signs you didn't get the job

7 Signs You Didn’t Get the Job After a Bad Interview (+Thank You Email Templates)

Last edit June 2, 2021

Learning how to tell if an interview went bad can be crucial. Especially if you want to salvage your chances of getting a job. 

How you respond after a bad interview can make a company reassess their opinions on you and grant you a second chance. 

Remember, nobody’s perfect and a hiccup in the interview process might be just that — a hiccup. There might still be time for corrective action. 

However in order to do this, you first need to be able to tell the signs you didn't get the job after an interview. 

1. The job interview is cut short 

If the company said it will take 1 hour for an interview and it ends in 15 minutes or abruptly, that’s usually an indication that the recruiter doesn't see you as a suitable candidate and in an effort to respect your time and theirs they've decided to cut the interview short.  

Now, a short interview is not always a sign that you won't get the job.

Especially if you're applying for an entry level position, as there are fewer real technical questions to ask. So it’s good to keep in mind the context of the interview. 

How long do interviews last? This question depends on a few factors, such as the position you're applying for and your seniority level. With highly skilled positions and high seniority interviews lasting longer. 

Another big factor that plays into how long should an interview last is the medium in which the interview is conducted. Will it be an in-person interview, online interview, or phone interview? 

  • Average in-person interview length: 45 to 90 minutes. 
  • Average online interview length: 30 to 60 minutes. 
  • Average phone interview length: 15 to 45 minutes. 

With that said, the overall average interview time is between 45 minutes to 1 hour long.

7 signs you had a bad job interview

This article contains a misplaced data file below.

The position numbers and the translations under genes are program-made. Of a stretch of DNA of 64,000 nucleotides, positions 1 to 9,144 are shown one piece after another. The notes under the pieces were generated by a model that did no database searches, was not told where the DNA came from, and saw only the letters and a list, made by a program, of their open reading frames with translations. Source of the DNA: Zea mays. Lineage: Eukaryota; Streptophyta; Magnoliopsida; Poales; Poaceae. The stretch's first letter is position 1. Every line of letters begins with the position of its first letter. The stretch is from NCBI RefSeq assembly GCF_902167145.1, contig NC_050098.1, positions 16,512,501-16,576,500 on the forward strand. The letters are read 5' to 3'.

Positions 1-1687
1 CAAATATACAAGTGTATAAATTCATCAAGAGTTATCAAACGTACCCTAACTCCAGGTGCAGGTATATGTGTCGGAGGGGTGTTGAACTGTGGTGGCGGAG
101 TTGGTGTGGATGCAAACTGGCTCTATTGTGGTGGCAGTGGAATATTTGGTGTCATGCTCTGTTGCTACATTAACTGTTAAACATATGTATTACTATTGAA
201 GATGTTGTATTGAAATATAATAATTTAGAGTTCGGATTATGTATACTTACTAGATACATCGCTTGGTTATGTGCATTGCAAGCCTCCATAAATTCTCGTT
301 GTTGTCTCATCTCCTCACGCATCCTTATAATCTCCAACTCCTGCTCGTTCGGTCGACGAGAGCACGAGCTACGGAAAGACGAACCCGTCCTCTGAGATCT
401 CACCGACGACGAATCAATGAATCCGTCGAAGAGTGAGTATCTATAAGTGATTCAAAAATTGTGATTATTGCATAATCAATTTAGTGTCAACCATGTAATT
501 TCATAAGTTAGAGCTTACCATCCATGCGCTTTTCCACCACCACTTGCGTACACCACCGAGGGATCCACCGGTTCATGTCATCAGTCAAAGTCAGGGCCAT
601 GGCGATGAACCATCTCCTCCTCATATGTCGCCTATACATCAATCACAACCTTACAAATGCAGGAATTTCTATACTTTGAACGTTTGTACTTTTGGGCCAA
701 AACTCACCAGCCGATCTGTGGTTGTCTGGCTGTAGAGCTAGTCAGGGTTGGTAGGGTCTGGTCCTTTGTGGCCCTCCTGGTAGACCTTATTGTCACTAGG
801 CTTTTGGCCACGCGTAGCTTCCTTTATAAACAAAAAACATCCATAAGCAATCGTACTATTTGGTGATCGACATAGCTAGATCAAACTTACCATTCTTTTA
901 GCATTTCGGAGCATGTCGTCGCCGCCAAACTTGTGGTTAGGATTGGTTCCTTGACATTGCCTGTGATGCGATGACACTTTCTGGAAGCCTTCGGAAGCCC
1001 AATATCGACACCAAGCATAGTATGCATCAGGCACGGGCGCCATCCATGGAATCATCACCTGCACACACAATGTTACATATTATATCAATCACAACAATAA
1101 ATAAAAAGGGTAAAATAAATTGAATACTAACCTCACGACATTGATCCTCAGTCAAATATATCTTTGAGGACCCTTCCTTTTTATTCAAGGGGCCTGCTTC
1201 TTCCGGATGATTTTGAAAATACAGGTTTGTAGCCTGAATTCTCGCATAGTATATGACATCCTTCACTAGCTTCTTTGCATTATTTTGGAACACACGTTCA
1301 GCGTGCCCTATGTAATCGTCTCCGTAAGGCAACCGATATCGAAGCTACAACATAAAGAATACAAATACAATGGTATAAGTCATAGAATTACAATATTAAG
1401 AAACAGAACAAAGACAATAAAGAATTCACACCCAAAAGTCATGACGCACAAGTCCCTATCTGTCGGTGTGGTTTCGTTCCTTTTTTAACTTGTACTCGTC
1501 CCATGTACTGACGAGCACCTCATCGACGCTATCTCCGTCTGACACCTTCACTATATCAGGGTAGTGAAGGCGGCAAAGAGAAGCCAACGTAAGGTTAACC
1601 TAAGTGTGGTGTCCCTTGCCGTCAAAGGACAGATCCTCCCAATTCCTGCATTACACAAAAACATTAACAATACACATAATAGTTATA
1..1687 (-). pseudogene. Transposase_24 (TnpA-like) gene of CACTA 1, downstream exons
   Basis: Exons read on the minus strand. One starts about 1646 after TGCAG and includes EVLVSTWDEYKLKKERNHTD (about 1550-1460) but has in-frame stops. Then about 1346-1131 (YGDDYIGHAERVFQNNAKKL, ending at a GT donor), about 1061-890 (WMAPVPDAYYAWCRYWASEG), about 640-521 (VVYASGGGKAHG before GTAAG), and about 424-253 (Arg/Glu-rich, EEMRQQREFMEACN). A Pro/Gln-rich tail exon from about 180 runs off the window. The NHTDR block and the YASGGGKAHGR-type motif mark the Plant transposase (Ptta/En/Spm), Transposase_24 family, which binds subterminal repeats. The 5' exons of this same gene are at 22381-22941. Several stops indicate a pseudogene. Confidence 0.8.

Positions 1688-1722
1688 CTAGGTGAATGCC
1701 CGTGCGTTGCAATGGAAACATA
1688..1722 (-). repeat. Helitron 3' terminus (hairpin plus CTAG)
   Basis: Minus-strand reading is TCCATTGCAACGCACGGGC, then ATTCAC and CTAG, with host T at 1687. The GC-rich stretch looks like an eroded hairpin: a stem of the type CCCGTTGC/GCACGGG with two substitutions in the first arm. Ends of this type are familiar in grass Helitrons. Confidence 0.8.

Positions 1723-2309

2. The job interview questions are too easy 

At a first glance this might seem great. Who doesn't want an easy interview, right?

But there’s a fine line. If the interview questions seem easy because you feel comfortable and you came prepared, then there's likely no issue. 

Let's say you want to work in food service; before you go to the interview, you can have a look at the interview questions for food service.

However, if the questions asked are ridiculously easy and general, chances are your recruiter isn't serious about the interview. In fact, they probably have another candidate already chosen before you. 

A recruiter’s questions should be about determining your skills, abilities, personality and career goals. If none of their questions reflect that, then it’s likely your interview has taken a wrong turn. 

3. The word “overqualified” gets mentioned in the job interview 

This might seem like a compliment, “You're too damn good!”. Unfortunately, when hiring managers use such a word it usually has a negative undertone.

Oftentimes this word gets used when you appear fickle to an interviewer, meaning they think that due to your experience or job activity (job hopping) you'll be using their job as a stepping stone until you find the “right job”.

4. There is a sudden change in the interviewer’s tone

An interview that begins with an upbeat tone but loses steam abruptly is a sure sign that you've failed to live up to your hiring manager’s expectations.

Usually when a conversation is going well you can spot the usage of possessive pronouns more often.

For example, instead of “future projects” they'll say “our future projects”, “duties” become “your tasks”, and so on.

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5. The interview questions become increasingly probing

The hiring manager keeps adding additional steps to the interview process and questions become increasingly probing. 

Suddenly, he wants to know all your schooling history, from elementary to college, grades, etc. 

Such a shift in the nature of the questions and the interview process usually means that they're unsure about your candidacy.

6. The interviewer never mentions the salary 

An employer/employee relationship tethers on money. You provide your skills, time and effort and they provide the moolah.

If you didn’t hear a peep about the salary throughout your job interview then the interviewer is likely not considering you as a potential future employee or maybe they can’t afford you.

7. There is no “next step” during the job interview